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Why do women need abortions?

Updated Monday, 21st October 2019

As abortion becomes legal in Northern Ireland, we look back at our video collection on women's abortion experiences based on Open University research that shows how an unintended and unwanted pregnancy can easily happen, even when women are using contraception.

On 27 October 1967 a bill was passed making abortions by registered practitioners legal in specific circumstances. The 1967 Abortion Act (as amended by the Human Fertilisation and Embryology Act 1990) permits abortion up to 24 weeks when two doctors agree that continuing with the pregnancy would be more harmful to the physical or mental health of the pregnant woman, or any existing children of her family, than if the pregnancy was ended.  After 24 weeks an abortion is permitted in very limited circumstances concerning the health of the pregnant woman or her child if the pregnancy proceeds. A new Campaign, We Trust Women, believes that abortion should be removed from the criminal law completely.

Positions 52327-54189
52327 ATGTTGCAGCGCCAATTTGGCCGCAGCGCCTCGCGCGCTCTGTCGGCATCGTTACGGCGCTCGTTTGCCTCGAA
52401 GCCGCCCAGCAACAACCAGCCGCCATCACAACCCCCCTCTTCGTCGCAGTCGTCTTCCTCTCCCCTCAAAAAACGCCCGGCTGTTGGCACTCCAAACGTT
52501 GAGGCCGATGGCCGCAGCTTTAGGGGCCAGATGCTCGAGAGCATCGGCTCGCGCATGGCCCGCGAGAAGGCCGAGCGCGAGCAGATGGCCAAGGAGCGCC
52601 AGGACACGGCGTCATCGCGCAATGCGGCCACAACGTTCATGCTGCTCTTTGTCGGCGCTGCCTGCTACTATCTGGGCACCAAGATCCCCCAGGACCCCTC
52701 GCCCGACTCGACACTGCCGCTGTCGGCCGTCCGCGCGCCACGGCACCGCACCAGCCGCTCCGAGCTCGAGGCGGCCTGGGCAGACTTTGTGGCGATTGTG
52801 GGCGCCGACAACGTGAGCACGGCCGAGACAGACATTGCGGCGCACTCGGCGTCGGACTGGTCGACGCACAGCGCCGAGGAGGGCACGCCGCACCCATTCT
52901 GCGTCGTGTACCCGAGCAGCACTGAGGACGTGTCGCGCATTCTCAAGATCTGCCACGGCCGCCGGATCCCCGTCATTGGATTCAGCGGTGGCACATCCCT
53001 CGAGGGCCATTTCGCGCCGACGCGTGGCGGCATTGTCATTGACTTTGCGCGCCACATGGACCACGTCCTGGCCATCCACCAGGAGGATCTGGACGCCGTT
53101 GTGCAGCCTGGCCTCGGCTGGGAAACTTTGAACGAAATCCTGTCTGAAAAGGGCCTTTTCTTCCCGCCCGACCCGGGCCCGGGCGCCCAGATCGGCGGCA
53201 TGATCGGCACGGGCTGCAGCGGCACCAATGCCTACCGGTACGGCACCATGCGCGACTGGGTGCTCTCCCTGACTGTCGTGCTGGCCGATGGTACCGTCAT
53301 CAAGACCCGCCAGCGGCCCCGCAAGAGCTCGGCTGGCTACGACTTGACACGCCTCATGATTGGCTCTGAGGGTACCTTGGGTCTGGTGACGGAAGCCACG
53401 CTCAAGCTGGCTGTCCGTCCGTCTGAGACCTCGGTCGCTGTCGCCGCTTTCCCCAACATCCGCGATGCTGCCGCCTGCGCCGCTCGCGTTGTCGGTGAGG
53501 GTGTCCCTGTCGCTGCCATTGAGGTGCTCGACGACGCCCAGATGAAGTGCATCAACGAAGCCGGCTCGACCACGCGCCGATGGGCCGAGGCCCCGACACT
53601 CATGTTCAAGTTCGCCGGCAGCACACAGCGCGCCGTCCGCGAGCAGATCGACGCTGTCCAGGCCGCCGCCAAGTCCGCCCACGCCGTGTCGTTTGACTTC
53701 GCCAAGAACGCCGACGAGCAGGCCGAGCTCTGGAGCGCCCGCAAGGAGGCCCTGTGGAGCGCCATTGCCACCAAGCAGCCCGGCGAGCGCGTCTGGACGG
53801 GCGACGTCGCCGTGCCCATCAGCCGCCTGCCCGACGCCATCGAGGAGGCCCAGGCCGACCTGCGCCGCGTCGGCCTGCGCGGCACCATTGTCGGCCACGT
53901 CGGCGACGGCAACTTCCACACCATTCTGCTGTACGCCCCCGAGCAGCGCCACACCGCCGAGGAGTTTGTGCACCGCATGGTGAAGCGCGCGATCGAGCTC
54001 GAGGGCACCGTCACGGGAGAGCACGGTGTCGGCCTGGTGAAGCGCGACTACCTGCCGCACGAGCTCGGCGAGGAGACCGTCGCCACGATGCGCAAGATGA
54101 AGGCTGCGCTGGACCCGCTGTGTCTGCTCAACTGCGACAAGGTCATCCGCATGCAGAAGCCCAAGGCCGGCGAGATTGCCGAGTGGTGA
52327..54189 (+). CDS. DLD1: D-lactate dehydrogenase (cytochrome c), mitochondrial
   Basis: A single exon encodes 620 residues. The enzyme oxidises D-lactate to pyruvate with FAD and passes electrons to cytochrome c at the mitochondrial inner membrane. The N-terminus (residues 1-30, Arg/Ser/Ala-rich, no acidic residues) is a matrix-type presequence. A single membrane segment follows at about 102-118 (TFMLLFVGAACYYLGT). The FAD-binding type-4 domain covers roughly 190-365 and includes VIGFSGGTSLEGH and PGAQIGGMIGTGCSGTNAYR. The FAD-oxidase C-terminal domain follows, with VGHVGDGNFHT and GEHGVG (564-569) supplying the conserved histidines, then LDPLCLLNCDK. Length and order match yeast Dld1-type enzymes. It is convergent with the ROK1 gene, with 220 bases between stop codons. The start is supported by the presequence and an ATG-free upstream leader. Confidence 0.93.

Prior to 22nd October 2019, the 1967 Act did not apply to Northern Ireland, where abortion was illegal unless the doctor acts to save the mother's life or if the pregnancy would result in the pregnant woman becoming a "physical or mental wreck." This was overturned when the High Court in Belfast ruled Northern Ireland's abortion law in breach of the UK's human rights commitments.

To highlight the 50th anniversary of the Act being passed, as well as women’s current experiences of abortion, we created a video collection based on an Open University research project on real women's abortion experience. 

* These videos use actors to tell the stories from real life case studies about abortion experiences. 

Helpful links and information

Video resources:

Pro-Choice advocacy:

Information for health professionals: 

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